Stocks stage mild fightback after Tuesday’s drop, Juventus down 10% as ESL plans collapse

Stocks suffered yesterday as the reopening trade took a hit. We could look to surging cases in India for a sense of alarm or unease, whilst tensions around the Ukraine and Russia are arguably adding a dullness to trade. But a technical pullback from aggressively overbought positioning seems to be more of a factor. I don’t think that the macro picture has altered much since Friday; US 10 year yields are subdued around 1.55-1.60%. Earnings are coming in better than expected or at least in line, and clearing a very high bar in the process. But investors seem content to park gains for the moment and reassess. It’s all about the E bit of the PE ratio now as we can no longer rely on optimistic margin expansion driven by the Fed – it’s all in already. True, travel stocks were badly affected – it looks more and more that international travel is several months behind where we thought it might have been at this stage. The fact that the US State Department plans to slap “do not travel” advisories on 80% countries underlined the way in which vaccines are only going to deliver a true return to normal once the world is inoculated. Earnings are by and large very strong but that’s already been discounted by a stock market that hit a record high last Friday. Similar story for the DAX. The FTSE has a longer path to travel hit its all-time highs again but this only offers hope for progress.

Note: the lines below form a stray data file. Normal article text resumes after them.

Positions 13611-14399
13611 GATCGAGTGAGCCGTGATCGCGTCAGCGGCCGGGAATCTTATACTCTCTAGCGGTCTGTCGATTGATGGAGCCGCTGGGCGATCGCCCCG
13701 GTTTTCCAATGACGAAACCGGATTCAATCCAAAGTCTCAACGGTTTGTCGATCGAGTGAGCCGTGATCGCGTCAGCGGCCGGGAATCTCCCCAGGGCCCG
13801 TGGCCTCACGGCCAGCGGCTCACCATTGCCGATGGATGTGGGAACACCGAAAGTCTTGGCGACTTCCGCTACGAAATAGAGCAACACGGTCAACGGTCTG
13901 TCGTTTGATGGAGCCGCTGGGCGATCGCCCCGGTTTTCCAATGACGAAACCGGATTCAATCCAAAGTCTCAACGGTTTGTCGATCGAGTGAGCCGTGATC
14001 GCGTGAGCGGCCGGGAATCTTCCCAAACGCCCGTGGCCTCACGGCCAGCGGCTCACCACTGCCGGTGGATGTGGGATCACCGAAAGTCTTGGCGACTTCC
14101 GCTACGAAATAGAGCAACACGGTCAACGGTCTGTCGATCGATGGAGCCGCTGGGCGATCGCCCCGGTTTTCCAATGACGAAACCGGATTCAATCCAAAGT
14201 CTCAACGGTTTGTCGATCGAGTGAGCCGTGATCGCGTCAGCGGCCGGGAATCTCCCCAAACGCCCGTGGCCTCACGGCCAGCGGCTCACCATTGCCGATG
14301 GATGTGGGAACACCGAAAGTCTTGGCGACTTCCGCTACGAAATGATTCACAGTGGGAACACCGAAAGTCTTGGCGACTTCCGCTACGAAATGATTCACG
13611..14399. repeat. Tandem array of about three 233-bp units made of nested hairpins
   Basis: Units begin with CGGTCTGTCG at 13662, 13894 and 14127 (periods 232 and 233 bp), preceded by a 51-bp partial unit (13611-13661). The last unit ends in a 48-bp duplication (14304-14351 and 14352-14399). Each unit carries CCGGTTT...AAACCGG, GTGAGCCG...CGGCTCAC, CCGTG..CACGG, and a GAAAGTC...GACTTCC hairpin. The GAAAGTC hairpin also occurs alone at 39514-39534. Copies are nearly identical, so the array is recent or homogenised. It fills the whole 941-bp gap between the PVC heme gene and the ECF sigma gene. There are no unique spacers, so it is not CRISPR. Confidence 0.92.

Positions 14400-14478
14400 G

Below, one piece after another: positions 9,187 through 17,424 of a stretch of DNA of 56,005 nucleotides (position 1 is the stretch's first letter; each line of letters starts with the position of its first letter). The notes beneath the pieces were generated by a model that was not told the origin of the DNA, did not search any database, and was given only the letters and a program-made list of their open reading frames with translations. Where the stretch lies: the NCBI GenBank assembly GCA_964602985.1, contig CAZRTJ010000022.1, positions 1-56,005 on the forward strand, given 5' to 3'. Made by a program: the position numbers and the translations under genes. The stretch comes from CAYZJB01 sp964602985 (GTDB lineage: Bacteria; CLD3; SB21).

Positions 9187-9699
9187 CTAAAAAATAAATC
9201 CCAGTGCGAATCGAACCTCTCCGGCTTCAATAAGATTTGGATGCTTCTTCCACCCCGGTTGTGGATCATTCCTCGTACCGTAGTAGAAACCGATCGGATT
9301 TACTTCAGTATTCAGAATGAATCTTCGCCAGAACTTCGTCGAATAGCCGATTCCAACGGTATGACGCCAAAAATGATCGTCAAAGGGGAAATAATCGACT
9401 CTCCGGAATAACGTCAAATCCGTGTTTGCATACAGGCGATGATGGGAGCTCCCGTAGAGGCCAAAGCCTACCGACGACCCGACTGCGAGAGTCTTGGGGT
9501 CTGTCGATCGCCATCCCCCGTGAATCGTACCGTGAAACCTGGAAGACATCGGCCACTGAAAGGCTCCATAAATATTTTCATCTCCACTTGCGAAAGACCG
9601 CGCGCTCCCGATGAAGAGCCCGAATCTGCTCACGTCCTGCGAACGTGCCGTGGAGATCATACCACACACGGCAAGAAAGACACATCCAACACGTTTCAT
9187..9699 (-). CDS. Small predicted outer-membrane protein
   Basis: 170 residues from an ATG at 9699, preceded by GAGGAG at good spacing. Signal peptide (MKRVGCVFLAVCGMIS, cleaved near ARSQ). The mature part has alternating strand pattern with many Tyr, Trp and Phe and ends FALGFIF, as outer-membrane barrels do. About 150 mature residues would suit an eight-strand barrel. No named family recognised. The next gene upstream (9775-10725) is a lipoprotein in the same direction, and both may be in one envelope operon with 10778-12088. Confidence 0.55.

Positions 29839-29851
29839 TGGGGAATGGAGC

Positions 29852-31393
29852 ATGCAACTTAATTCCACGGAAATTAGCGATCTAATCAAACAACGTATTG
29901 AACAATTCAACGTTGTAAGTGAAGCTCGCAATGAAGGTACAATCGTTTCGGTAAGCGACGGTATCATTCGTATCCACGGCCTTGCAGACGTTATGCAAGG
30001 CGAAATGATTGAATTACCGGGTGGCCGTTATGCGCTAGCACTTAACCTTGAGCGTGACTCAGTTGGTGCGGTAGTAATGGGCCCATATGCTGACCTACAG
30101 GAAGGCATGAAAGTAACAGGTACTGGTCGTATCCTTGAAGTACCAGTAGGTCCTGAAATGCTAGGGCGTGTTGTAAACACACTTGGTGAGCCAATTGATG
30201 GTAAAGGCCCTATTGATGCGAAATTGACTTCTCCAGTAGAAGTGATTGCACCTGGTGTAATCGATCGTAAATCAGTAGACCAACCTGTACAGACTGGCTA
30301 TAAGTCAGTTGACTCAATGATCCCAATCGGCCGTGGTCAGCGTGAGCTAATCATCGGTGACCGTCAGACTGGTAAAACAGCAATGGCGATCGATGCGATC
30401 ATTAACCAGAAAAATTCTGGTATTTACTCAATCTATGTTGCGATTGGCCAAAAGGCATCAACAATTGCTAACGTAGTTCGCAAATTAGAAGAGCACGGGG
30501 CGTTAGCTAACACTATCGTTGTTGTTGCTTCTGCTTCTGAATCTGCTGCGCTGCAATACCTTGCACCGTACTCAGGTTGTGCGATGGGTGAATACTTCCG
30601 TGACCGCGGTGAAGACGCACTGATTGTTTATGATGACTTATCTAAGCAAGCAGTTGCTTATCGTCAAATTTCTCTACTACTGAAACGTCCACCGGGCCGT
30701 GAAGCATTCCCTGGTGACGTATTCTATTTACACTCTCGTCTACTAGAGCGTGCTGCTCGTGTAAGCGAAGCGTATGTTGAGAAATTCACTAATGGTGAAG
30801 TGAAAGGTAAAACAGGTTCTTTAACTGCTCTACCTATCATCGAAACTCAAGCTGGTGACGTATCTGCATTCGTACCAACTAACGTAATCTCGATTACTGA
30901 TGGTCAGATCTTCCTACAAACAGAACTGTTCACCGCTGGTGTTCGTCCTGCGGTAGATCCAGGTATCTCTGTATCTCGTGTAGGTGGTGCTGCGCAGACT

How markets respond over the coming weeks will depend a lot on the vaccine programme and the path of new cases, as well as signals from central banks. The ECB meeting tomorrow carries some degree of risk for markets, particularly if the GC or Lagarde offers any hints of hawkishness – it’s too easy to underestimate the strength of the hawks and the ECB’s willingness to exit pandemic emergency mode before the Fed. The euro will have a free pass to rise if markets think the ECB will exit PEPP before it runs its full course. Bank of Canada rate decision is due today and the Bank of England governor Andrew Bailey is speaking later this morning.

Fiscal stimulus remains a crucial support but this has largely been priced in – albeit not entirely, particularly in Europe. And this morning the German constitutional court dismissed a legal challenge to ratify the EU recovery fund. So a year on we may be about to see if the long-awaited funds can be dispersed. Very little, very late. In comparison with the US it’s paltry. Nevertheless, if we are looking at stock market sectors and markets then the fact is that retail sales growth of almost 10% in the US shows that the US bazooka creates a lot of spillover for the global economy, including Europe.